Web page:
In the “Struggle For Power: The Ongoing Persecution of Black Movement by The U.S. Government,” a new report, the Movement For Black Lives and the Creating Law Enforcement Accountability & Responsibility Clinic expose how the oppression of Black people by the government remains a constant threat to our progress and any attempt to obtain freedom, justice and equality—or even point out the need for change in this country.
The report, released Aug. 18, shows how the federal government cracked down on and targeted protestors and activists for prosecution during the huge demonstrations after the police murder of George Floyd on a Minneapolis street last year.
And, while the Trump administration may have spearheaded the latest war on Black protest and dissent, the Biden administration has not pulled back federal prosecutors often using 1960s-era anti-riot and incitement laws to go after protestors. That’s not to mention federal infiltration and sting operations following the Ferguson uprising sparked by the death of Mike Brown, Jr., in 2014. Blacks have been sent to jail and remain in jail from prosecutions and setups during the presidential administration of Barack Obama.
“In the fight for Black self-determination, power, and freedom in the United States, one institution’s relentless determination to destroy Black movement is unrivaled—the United States federal government,” said the Movement For Black Lives report. “Black resistance and power-building threaten the economic interests and White supremacist agenda that uphold the existing social order.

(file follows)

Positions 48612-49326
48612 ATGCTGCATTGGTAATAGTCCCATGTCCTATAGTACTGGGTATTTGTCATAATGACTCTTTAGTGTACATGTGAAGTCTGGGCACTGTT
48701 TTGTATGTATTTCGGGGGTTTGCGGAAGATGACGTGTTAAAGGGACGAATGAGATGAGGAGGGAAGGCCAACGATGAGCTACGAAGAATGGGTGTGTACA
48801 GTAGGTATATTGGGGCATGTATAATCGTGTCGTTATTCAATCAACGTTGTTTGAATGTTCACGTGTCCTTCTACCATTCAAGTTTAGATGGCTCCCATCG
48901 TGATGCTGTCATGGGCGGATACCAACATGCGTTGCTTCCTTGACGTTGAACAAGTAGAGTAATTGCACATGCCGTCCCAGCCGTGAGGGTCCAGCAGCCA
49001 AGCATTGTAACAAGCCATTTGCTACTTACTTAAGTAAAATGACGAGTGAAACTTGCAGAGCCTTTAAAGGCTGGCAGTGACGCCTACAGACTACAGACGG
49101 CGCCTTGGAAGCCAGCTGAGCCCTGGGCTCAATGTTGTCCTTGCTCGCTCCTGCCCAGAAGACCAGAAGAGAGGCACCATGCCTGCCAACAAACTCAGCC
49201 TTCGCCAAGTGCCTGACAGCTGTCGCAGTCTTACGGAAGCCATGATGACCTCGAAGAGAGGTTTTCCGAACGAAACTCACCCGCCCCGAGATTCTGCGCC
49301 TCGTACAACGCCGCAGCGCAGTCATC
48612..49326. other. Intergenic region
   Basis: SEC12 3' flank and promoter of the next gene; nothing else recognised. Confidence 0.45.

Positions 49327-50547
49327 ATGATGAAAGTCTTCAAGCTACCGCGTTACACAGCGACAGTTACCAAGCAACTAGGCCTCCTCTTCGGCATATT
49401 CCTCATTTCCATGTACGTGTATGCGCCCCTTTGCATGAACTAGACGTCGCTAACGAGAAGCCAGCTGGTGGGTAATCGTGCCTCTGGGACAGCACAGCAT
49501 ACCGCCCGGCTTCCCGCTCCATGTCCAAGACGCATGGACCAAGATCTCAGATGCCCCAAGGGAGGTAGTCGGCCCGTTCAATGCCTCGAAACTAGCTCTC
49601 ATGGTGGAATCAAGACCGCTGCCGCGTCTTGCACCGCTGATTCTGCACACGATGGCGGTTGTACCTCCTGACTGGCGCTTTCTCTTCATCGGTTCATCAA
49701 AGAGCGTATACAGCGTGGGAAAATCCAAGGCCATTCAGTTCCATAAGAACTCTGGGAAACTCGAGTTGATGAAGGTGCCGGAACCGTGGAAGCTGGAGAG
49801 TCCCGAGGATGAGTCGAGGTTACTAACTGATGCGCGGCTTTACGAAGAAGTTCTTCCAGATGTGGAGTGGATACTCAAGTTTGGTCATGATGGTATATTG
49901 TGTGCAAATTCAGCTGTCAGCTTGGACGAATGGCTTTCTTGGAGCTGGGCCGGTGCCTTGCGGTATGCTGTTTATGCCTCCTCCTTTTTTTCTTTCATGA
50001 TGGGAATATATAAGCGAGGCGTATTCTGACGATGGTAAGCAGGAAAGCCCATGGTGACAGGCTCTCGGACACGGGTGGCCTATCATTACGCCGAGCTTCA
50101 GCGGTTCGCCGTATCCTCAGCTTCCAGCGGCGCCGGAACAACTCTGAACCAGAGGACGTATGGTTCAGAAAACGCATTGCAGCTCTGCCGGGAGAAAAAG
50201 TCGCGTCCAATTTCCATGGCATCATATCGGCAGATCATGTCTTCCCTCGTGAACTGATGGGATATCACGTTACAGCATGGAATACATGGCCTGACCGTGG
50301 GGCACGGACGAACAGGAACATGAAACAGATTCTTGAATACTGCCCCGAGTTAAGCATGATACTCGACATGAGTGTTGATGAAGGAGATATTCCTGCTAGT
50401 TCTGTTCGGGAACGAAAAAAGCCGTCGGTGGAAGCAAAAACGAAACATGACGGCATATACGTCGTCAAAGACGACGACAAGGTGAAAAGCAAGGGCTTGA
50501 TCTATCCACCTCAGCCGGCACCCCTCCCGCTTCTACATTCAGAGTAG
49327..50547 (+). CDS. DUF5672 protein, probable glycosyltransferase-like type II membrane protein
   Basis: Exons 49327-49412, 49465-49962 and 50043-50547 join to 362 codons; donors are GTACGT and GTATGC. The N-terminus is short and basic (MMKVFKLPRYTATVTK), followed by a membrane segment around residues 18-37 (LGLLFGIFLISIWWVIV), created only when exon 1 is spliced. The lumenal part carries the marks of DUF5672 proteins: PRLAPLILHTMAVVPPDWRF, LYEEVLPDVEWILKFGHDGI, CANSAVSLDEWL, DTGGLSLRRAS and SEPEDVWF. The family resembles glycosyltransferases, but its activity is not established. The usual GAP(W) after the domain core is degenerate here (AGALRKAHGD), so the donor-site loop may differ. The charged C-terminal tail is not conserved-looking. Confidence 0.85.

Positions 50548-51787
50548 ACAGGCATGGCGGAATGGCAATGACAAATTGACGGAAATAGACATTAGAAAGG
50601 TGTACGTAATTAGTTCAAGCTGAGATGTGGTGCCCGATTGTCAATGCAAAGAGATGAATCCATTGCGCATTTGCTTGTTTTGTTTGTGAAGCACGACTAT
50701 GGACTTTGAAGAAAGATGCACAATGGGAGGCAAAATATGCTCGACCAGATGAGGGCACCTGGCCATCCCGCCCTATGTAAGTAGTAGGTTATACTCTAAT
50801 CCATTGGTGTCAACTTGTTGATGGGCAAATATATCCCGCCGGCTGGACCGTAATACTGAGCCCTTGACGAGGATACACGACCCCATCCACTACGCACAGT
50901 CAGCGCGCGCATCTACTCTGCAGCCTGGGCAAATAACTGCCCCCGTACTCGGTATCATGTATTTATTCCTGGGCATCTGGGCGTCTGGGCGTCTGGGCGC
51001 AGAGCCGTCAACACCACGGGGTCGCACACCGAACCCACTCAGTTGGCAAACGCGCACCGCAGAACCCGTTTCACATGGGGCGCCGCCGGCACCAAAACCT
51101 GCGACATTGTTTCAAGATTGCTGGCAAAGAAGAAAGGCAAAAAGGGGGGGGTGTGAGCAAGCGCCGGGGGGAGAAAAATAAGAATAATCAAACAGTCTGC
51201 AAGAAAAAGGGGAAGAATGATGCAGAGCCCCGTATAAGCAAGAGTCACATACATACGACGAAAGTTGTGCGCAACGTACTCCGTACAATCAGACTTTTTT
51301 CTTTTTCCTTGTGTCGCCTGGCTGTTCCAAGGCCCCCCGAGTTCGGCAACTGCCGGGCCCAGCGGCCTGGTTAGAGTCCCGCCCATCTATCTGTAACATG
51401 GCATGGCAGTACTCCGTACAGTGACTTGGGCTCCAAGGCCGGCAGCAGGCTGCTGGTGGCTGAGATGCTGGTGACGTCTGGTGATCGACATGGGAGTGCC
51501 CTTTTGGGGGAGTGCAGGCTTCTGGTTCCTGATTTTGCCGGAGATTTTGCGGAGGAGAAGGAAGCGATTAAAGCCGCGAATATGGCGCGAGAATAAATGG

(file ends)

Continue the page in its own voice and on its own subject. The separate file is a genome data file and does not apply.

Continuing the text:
Throughout history, when Black social movements attract the nation’s or world’s attention, or we fight our way onto the nation’s political agenda as we have today, we experience violent repression. We’re disparaged and persecuted; cast as villains in the story of American prosperity; and forced to defend ourselves and our communities against police, anti-Black policymakers, and U.S. armed forces.”
“Last summer, on the heels of the murders of Breonna Taylor and George Floyd, millions of people mobilized to form the largest mass movement against police violence and racial injustice in U.S. history. Collective outrage spurred decentralized uprisings in defense of Black lives in all 50 states, with a demand to defund police and invest in Black communities. This brought global attention to abolitionist arguments that the only way to prevent deaths such as Mr. Floyd’s and Ms. Taylor’s is to take power and funding away from police,” said the report.
“At the same time, the U.S. federal government, in a flagrant abuse of power and at the express direction of disgraced former President Donald Trump and disgraced former Attorney General William Barr, deliberately targeted supporters of the movement to defend Black lives in order to disrupt and discourage the movement. This persecution resulted in hundreds of organizers and activists facing years in federal prison with no chance of parole.”